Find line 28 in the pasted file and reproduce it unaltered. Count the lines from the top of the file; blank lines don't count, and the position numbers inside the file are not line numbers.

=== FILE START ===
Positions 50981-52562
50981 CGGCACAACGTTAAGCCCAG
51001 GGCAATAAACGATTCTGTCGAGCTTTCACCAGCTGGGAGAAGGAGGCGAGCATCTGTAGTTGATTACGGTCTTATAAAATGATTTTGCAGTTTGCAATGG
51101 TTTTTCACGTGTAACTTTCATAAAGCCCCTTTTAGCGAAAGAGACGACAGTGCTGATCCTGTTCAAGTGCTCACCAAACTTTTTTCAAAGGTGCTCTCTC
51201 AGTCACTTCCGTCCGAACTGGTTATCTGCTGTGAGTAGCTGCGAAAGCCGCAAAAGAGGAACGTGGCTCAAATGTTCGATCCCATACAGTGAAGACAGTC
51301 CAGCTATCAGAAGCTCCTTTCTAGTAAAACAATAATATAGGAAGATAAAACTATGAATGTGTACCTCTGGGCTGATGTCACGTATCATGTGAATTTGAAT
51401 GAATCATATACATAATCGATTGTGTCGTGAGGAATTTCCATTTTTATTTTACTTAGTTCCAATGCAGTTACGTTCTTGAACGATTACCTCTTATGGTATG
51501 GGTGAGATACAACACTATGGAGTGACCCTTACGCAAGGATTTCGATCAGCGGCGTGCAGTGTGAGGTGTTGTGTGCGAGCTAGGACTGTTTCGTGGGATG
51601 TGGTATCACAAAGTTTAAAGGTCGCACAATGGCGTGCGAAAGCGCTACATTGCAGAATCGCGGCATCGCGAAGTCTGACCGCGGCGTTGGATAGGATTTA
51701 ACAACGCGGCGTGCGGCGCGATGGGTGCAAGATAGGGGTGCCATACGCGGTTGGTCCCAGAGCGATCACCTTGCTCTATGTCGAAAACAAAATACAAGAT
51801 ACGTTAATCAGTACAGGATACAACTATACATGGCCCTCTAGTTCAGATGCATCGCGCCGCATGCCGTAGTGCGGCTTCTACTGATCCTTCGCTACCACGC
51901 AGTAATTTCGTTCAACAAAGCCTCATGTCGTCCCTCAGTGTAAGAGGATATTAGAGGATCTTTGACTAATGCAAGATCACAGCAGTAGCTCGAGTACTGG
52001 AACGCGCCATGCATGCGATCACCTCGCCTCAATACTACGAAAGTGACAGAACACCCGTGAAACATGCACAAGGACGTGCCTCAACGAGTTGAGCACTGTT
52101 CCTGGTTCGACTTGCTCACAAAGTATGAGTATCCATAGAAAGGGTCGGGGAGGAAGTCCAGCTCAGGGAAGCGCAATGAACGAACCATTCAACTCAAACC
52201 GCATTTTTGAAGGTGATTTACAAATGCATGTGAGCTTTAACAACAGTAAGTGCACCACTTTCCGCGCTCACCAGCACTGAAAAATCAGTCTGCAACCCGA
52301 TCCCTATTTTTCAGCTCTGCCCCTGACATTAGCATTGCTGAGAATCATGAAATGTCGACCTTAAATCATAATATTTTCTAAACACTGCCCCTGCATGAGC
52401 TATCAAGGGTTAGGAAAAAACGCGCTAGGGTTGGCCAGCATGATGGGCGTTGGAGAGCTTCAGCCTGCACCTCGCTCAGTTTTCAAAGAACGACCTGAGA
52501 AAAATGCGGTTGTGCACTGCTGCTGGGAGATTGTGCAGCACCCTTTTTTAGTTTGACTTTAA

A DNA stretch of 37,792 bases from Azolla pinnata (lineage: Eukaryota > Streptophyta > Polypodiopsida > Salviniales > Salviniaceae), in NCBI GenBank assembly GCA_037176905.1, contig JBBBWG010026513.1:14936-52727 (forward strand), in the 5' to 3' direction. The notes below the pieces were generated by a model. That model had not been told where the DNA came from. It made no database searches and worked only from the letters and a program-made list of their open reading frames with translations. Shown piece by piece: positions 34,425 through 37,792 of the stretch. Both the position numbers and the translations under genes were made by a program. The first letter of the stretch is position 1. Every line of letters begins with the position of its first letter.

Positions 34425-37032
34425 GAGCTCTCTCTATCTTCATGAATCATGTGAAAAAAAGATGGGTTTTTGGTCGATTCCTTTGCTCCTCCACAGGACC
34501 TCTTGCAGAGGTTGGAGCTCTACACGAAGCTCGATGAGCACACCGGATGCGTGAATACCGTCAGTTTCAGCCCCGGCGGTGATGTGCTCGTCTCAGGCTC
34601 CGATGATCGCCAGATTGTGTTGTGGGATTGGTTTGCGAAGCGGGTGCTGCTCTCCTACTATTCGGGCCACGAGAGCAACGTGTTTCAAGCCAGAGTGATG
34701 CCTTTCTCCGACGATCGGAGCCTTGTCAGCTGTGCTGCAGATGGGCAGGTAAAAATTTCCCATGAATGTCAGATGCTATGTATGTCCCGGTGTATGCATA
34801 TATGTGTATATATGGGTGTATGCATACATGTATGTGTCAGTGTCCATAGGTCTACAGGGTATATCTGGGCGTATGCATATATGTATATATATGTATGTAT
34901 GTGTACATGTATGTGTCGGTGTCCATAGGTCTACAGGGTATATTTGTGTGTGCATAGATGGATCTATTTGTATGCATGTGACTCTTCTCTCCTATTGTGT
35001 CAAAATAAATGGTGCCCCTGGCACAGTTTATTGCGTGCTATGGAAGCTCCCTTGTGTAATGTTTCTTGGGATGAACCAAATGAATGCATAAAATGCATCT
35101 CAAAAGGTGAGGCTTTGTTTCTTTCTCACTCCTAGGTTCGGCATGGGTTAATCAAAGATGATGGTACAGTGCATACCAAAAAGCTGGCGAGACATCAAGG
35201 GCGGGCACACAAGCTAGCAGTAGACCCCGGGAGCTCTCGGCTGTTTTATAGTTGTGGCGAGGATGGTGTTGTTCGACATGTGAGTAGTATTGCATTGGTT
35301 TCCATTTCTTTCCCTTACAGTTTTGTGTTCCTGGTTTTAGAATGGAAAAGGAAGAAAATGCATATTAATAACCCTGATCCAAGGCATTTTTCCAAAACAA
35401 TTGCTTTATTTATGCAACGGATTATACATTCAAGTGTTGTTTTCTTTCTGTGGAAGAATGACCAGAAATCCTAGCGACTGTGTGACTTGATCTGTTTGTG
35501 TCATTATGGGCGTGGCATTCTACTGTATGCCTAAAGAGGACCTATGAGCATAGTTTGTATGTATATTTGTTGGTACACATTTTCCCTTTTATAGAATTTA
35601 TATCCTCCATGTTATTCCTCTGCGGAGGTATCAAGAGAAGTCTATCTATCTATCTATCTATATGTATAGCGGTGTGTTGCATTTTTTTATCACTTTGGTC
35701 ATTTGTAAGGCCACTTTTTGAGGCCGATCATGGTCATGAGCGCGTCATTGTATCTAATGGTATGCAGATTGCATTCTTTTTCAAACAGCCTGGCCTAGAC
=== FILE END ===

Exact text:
35101 CAAAAGGTGAGGCTTTGTTTCTTTCTCACTCCTAGGTTCGGCATGGGTTAATCAAAGATGATGGTACAGTGCATACCAAAAAGCTGGCGAGACATCAAGG